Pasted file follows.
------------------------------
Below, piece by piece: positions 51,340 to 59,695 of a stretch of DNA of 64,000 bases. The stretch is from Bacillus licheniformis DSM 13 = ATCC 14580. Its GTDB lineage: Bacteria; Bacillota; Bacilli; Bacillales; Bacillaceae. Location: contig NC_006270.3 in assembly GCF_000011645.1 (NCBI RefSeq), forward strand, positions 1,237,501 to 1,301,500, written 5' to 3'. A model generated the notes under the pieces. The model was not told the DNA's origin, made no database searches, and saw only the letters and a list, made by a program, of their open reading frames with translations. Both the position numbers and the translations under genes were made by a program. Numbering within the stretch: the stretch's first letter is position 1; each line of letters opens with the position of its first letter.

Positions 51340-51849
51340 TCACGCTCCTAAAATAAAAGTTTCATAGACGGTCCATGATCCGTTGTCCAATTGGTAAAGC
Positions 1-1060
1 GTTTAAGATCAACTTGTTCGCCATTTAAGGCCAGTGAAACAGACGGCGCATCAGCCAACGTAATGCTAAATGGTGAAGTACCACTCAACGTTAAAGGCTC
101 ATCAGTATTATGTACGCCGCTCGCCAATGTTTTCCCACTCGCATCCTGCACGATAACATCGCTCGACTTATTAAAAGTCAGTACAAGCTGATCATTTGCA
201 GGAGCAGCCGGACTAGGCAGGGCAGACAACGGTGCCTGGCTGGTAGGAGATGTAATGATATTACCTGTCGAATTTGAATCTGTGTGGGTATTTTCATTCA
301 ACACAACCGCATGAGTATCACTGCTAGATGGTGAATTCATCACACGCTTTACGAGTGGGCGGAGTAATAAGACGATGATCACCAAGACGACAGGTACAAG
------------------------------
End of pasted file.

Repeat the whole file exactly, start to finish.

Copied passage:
Below, piece by piece: positions 51,340 to 59,695 of a stretch of DNA of 64,000 bases. The stretch is from Bacillus licheniformis DSM 13 = ATCC 14580. Its GTDB lineage: Bacteria; Bacillota; Bacilli; Bacillales; Bacillaceae. Location: contig NC_006270.3 in assembly GCF_000011645.1 (NCBI RefSeq), forward strand, positions 1,237,501 to 1,301,500, written 5' to 3'. A model generated the notes under the pieces. The model was not told the DNA's origin, made no database searches, and saw only the letters and a list, made by a program, of their open reading frames with translations. Both the position numbers and the translations under genes were made by a program. Numbering within the stretch: the stretch's first letter is position 1; each line of letters opens with the position of its first letter.

Positions 51340-51849
51340 TCACGCTCCTAAAATAAAAGTTTCATAGACGGTCCATGATCCGTTGTCCAATTGGTAAAGC
Positions 1-1060
1 GTTTAAGATCAACTTGTTCGCCATTTAAGGCCAGTGAAACAGACGGCGCATCAGCCAACGTAATGCTAAATGGTGAAGTACCACTCAACGTTAAAGGCTC
101 ATCAGTATTATGTACGCCGCTCGCCAATGTTTTCCCACTCGCATCCTGCACGATAACATCGCTCGACTTATTAAAAGTCAGTACAAGCTGATCATTTGCA
201 GGAGCAGCCGGACTAGGCAGGGCAGACAACGGTGCCTGGCTGGTAGGAGATGTAATGATATTACCTGTCGAATTTGAATCTGTGTGGGTATTTTCATTCA
301 ACACAACCGCATGAGTATCACTGCTAGATGGTGAATTCATCACACGCTTTACGAGTGGGCGGAGTAATAAGACGATGATCACCAAGACGACAGGTACAAG